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Five big ISA changes you should know about in 2016

Joanna Faith
Written By:
Joanna Faith

Several ISA rule changes come into force this year, helping you get even more out of your savings. Here’s what you need to know.

ISA change 1

New help to Buy ISA

From 1 December, the new Help to Buy ISA offers first time buyers the opportunity to save into a cash ISA where the government will add 25% of the amount saved at the point a property is purchased (to a maximum of £3,000 on £12,000 saved). Up to £1,200 can be saved in the first month with £200 per month thereafter. You cannot save into a Help to Buy ISA and a cash ISA in the same tax year unless under a split or umbrella ISA type scheme.

Danny Cox, chartered financial planner at Hargreaves Lansdown, says:

“The current deals available on Help to Buy ISA including the Halifax at 4% make them an easy decision for first time buyers, whether planning to buy a house or not. For those wishing to save more and for 5 years or longer, running a regular savings stocks and shares ISA alongside provides a riskier but potentially more lucrative supplement.”

ISA change 2

New Innovative Finance ISA

Peer-to -peer investments and crowd funding debt securities will be available through a new, third way, Innovative Finance ISA – an investment ISA specifically being launched for these alternative finance products from 6 April 2016.

Cox says: “P2P investments are not a cash equivalent as they have risk to both interest income and capital. Whether any or all of these new qualifying investments will be appropriate, the new wider investment options act as a timely reminder to review your ISAs to ensure you have the right mix of cash and investments to meet your goals and objectives.”

ISA change 3

ISA benefits can now be passed on to spouses (deaths on or after 3 December 2014)

ISA tax benefits can now be passed on to a spouse upon death. With 150,000 married ISA savers passing away each year, this change has removed a quirk of the tax system which was the source of deep frustration and additional cost for surviving spouses.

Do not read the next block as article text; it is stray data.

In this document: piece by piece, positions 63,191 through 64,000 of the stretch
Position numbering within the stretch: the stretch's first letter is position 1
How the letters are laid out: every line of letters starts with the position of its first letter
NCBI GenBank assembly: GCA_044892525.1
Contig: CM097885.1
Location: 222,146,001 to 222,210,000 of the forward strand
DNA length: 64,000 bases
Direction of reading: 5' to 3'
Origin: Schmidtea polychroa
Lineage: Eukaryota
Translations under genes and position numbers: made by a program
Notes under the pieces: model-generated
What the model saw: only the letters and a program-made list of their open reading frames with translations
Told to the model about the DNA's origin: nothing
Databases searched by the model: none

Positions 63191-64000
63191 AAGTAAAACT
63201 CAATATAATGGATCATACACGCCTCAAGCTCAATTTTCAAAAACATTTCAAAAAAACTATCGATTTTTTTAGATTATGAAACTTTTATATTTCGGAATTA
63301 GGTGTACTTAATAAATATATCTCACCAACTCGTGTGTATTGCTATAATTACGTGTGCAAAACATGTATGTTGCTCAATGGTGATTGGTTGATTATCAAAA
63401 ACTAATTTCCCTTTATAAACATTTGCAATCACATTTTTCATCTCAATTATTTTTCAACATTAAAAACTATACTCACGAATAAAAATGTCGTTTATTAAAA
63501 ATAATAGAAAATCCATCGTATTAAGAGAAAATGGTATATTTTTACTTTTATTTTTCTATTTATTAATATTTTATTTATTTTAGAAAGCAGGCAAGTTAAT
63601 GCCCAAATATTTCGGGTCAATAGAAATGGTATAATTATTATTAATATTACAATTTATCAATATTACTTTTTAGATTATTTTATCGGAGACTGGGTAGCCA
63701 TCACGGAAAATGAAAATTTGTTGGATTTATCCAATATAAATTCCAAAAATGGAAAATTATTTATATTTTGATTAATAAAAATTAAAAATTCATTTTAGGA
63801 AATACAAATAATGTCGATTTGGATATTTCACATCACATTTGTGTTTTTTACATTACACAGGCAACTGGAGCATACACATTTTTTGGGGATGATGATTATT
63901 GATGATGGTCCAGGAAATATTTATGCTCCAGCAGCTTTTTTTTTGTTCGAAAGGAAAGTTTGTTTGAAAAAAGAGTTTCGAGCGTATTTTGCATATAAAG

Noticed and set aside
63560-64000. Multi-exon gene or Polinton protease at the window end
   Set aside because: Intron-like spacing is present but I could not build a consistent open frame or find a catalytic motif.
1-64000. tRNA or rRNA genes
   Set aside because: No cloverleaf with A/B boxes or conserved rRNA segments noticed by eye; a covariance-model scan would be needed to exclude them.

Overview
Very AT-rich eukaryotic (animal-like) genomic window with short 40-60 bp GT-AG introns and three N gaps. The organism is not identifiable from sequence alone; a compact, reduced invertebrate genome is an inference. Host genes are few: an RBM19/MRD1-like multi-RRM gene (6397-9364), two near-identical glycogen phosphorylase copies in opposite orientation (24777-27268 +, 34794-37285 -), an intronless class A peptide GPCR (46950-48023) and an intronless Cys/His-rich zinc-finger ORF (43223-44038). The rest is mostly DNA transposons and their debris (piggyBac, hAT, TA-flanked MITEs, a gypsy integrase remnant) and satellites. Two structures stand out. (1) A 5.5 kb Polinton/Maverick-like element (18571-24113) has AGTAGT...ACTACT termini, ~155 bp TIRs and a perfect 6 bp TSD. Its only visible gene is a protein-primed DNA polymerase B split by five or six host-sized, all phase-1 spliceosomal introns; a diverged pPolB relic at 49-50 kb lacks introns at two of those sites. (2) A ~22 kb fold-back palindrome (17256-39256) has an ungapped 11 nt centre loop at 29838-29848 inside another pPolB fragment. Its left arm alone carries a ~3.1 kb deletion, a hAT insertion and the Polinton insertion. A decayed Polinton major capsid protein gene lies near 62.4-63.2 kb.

In the Autumn Statement, Chancellor George Osborne announced that the ISA status will be maintained for ISA investments during the estate administration period.

Cox says: “The current system is somewhat clunky but made sense given the speed at which it was implemented. There is still considerable confusion on the workings of the Additional Permitted Subscription among investors and some providers alike. The way forward is simplification to include making the period between the date of death and distribution tax free.

“This change isn’t without its challenges. ISA tax reliefs are granted to individuals – it’s an Individual Savings Account after all – but after death the tax reliefs would have to be granted to representatives.”

The change is expected from April 2016. Further details will be in secondary legislation after a technical consultation with ISA providers.

ISA change 4

Flexible ISA

Announced in the March Budget of 2015, from April 2016, ISAs will be able to offer the flexibility to allow savers to withdraw and replace their savings within the same tax year without losing the ISA tax benefits. This allows savers the opportunity to use their ISA savings to cover short term capital needs, but replace them in time to retain the tax benefits.

Stocks and shares ISA providers can also allow this facility if the flexible options are made via a cash trading account.

ISA change 5

No restrictions on transfers between ISA

Investors should use the increased transfer flexibility to ensure they have the right mix of ISA savings and investments. Stocks and shares ISA can now be transferred to cash ISA giving savers and investors the full flexibility to move their ISA savings into the account which suits them best.

Most HL investors hold around 25% cash and 75% stocks and shares, although nationally the reverse is true with 80% of accounts subscribed to in the 2014/15 tax year being cash ISA. Cash is important to meet short term savings and provide an emergency fund. However the stock market is likely to give you a better return over the longer term.

Transfers of cash ISA to stocks and shares ISA remain highly popular. Of the transfers into the HL Vantage Stocks & Shares ISA in 2015, 54% were of cash ISA, with poor rates of return a key reason for transferring.

Since 6 April 2015, Child Trust Funds can be transferred to Junior ISA but not the other way around.